We have seen students ask questions and we can respond to them. So the virtual lectures turned out to be lively and if you take into account that the students do not have to travel, I find the digital teaching even advantageous. Of course, the students - and I too - enjoy a classroom lecture more. You sit in a U-shape and I also walk around and, if someone gives a good answer, I also say “Give me Five” and the students have a lot of fun with it.
So it has positive aspects, it is a great relief and if the students join in, then it is not bad at all - it would be a misfortune if we did not have these technical possibilities. Of course, being in Münster has the advantage that you can experience people personally and look into their eyes.
What is your recommendation to our students?
This problem of the current situation - digitization, virtual lectures and the high degree of uncertainty that goes with it - requires significantly more initiative and self-discipline. At first this sounds very negative and problematic. But there is a great opportunity to learn something from it for future challenges that you have to master as a young executive.
While we can also transmit the technical content of the course digitally, there is a greater obligation on the part of the students - and here we support as much as possible - to maintain social interaction. Students should ensure that they actively participate in lectures, ask questions and bring experiences to create a lively atmosphere. The visible reluctance in a digital environment with regard to verbal contributions must be broken up in order to enable a content-related discussion. More initiative is required here than in the natural environment in which everyone is sitting in one room. I recommend that all students embrace this challenge as an opportunity to get fit for the digital work environment in their EMBA studies.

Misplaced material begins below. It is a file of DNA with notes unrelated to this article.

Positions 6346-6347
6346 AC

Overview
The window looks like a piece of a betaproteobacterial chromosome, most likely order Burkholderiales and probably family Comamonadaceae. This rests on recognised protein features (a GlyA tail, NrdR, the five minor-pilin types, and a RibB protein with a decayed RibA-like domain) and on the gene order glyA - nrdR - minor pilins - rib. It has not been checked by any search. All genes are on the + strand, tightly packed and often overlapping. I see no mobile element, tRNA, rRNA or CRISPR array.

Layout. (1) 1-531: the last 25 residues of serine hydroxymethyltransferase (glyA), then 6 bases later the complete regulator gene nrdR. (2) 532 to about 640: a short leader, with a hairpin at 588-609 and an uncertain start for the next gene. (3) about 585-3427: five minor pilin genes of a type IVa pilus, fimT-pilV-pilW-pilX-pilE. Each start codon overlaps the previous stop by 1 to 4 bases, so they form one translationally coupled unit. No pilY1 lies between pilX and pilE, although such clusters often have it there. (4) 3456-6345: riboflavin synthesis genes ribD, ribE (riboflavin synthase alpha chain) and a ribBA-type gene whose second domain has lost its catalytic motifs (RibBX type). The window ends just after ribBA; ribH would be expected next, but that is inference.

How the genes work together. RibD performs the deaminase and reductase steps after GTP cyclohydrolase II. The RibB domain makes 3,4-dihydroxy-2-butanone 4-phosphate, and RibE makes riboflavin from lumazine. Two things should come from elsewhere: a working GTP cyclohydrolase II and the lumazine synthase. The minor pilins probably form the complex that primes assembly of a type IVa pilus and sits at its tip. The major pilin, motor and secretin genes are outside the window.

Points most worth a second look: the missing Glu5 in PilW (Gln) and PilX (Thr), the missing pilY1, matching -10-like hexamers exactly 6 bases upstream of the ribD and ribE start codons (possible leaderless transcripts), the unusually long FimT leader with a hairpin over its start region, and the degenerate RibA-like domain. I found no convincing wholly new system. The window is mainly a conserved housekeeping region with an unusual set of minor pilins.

Since the students do not have to travel and have more time in the home office, they should use this time to intensively educate themselves. The Executive MBA course not only imparts knowledge, but the degree is also a very good basis for further career development. Hopefully, personal contact with fellow students can also be made up for soon.
The interview was conducted by Konstantin Heinrich.
- Which Minecraft version is out
- Why should an adult take a concerta
- What is melting temperature
- What can cause pain under the breasts
- Like to clean carpets
- How do lawyers defend themselves against a narcissist
- Does the Samsung Galaxy S10 support screen mirroring?
- What are brand complaints from digital agencies
- Is there a paranoia epidemic?
- How to grow green onions
- What is a more extreme god complex
- Why does the brain not agree with itself?
- What is a cornerback number
- Christophe Lemaitre is the last white sprinter
- Which is the capital of Oman
- Chronicled will do an ICO
- How does meiosis produce haploid gametes
- What do tour operators do for people
- How can I create my media
- Why is this code not working
- Can we learn PyTorch without learning Python
- Will James Dolan ever sell the Knicks?
- How overrated are flowers at a wedding
- Can a pharmacist serve as a doctor